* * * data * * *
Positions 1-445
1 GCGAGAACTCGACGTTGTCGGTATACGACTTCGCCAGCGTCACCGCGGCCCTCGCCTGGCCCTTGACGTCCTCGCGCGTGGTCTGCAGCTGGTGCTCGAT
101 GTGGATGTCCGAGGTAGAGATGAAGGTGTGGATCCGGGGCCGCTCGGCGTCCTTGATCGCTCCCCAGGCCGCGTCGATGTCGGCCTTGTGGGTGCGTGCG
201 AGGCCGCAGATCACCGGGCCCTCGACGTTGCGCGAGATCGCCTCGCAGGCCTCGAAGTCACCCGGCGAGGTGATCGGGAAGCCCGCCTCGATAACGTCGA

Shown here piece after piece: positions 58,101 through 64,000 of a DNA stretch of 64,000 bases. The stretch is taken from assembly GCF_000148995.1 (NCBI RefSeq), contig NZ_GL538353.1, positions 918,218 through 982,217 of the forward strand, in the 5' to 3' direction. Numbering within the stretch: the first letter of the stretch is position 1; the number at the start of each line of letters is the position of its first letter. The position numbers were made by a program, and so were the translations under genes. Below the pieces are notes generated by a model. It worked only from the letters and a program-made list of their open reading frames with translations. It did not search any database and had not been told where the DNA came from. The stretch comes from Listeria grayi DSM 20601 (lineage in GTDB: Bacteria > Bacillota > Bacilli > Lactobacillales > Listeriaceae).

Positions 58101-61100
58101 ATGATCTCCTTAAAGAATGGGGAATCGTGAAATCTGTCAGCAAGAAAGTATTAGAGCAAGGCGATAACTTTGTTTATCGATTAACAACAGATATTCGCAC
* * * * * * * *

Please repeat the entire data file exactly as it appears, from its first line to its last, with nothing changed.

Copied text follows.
Positions 1-445
1 GCGAGAACTCGACGTTGTCGGTATACGACTTCGCCAGCGTCACCGCGGCCCTCGCCTGGCCCTTGACGTCCTCGCGCGTGGTCTGCAGCTGGTGCTCGAT
101 GTGGATGTCCGAGGTAGAGATGAAGGTGTGGATCCGGGGCCGCTCGGCGTCCTTGATCGCTCCCCAGGCCGCGTCGATGTCGGCCTTGTGGGTGCGTGCG
201 AGGCCGCAGATCACCGGGCCCTCGACGTTGCGCGAGATCGCCTCGCAGGCCTCGAAGTCACCCGGCGAGGTGATCGGGAAGCCCGCCTCGATAACGTCGA

Shown here piece after piece: positions 58,101 through 64,000 of a DNA stretch of 64,000 bases. The stretch is taken from assembly GCF_000148995.1 (NCBI RefSeq), contig NZ_GL538353.1, positions 918,218 through 982,217 of the forward strand, in the 5' to 3' direction. Numbering within the stretch: the first letter of the stretch is position 1; the number at the start of each line of letters is the position of its first letter. The position numbers were made by a program, and so were the translations under genes. Below the pieces are notes generated by a model. It worked only from the letters and a program-made list of their open reading frames with translations. It did not search any database and had not been told where the DNA came from. The stretch comes from Listeria grayi DSM 20601 (lineage in GTDB: Bacteria > Bacillota > Bacilli > Lactobacillales > Listeriaceae).

Positions 58101-61100
58101 ATGATCTCCTTAAAGAATGGGGAATCGTGAAATCTGTCAGCAAGAAAGTATTAGAGCAAGGCGATAACTTTGTTTATCGATTAACAACAGATATTCGCAC